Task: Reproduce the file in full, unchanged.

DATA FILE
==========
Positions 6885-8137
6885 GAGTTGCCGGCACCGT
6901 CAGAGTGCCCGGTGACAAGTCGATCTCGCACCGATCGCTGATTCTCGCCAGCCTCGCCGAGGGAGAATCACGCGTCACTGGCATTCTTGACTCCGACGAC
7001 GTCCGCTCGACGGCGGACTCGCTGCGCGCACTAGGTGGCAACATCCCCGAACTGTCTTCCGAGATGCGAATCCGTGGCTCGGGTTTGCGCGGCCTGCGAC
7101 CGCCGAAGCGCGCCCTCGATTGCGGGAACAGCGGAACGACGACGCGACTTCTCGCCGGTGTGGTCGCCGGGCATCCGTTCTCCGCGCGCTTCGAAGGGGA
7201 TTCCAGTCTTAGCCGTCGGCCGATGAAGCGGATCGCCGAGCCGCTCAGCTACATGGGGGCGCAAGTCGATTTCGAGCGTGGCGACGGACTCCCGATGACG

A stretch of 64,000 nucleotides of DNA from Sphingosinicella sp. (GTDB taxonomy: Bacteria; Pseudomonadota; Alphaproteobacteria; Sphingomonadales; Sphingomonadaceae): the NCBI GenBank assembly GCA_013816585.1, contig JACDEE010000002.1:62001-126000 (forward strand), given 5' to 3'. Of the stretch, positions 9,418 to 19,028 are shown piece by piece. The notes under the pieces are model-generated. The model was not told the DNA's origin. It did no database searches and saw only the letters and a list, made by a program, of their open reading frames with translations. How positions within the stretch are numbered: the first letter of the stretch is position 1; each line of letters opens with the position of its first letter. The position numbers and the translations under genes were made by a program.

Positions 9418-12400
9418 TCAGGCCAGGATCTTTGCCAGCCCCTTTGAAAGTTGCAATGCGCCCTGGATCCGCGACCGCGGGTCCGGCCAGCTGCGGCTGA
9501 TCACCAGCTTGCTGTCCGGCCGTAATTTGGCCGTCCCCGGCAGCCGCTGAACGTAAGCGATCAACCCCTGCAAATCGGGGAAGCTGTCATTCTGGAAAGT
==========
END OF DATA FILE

Positions 6885-8137
6885 GAGTTGCCGGCACCGT
6901 CAGAGTGCCCGGTGACAAGTCGATCTCGCACCGATCGCTGATTCTCGCCAGCCTCGCCGAGGGAGAATCACGCGTCACTGGCATTCTTGACTCCGACGAC
7001 GTCCGCTCGACGGCGGACTCGCTGCGCGCACTAGGTGGCAACATCCCCGAACTGTCTTCCGAGATGCGAATCCGTGGCTCGGGTTTGCGCGGCCTGCGAC
7101 CGCCGAAGCGCGCCCTCGATTGCGGGAACAGCGGAACGACGACGCGACTTCTCGCCGGTGTGGTCGCCGGGCATCCGTTCTCCGCGCGCTTCGAAGGGGA
7201 TTCCAGTCTTAGCCGTCGGCCGATGAAGCGGATCGCCGAGCCGCTCAGCTACATGGGGGCGCAAGTCGATTTCGAGCGTGGCGACGGACTCCCGATGACG

A stretch of 64,000 nucleotides of DNA from Sphingosinicella sp. (GTDB taxonomy: Bacteria; Pseudomonadota; Alphaproteobacteria; Sphingomonadales; Sphingomonadaceae): the NCBI GenBank assembly GCA_013816585.1, contig JACDEE010000002.1:62001-126000 (forward strand), given 5' to 3'. Of the stretch, positions 9,418 to 19,028 are shown piece by piece. The notes under the pieces are model-generated. The model was not told the DNA's origin. It did no database searches and saw only the letters and a list, made by a program, of their open reading frames with translations. How positions within the stretch are numbered: the first letter of the stretch is position 1; each line of letters opens with the position of its first letter. The position numbers and the translations under genes were made by a program.

Positions 9418-12400
9418 TCAGGCCAGGATCTTTGCCAGCCCCTTTGAAAGTTGCAATGCGCCCTGGATCCGCGACCGCGGGTCCGGCCAGCTGCGGCTGA
9501 TCACCAGCTTGCTGTCCGGCCGTAATTTGGCCGTCCCCGGCAGCCGCTGAACGTAAGCGATCAACCCCTGCAAATCGGGGAAGCTGTCATTCTGGAAAGT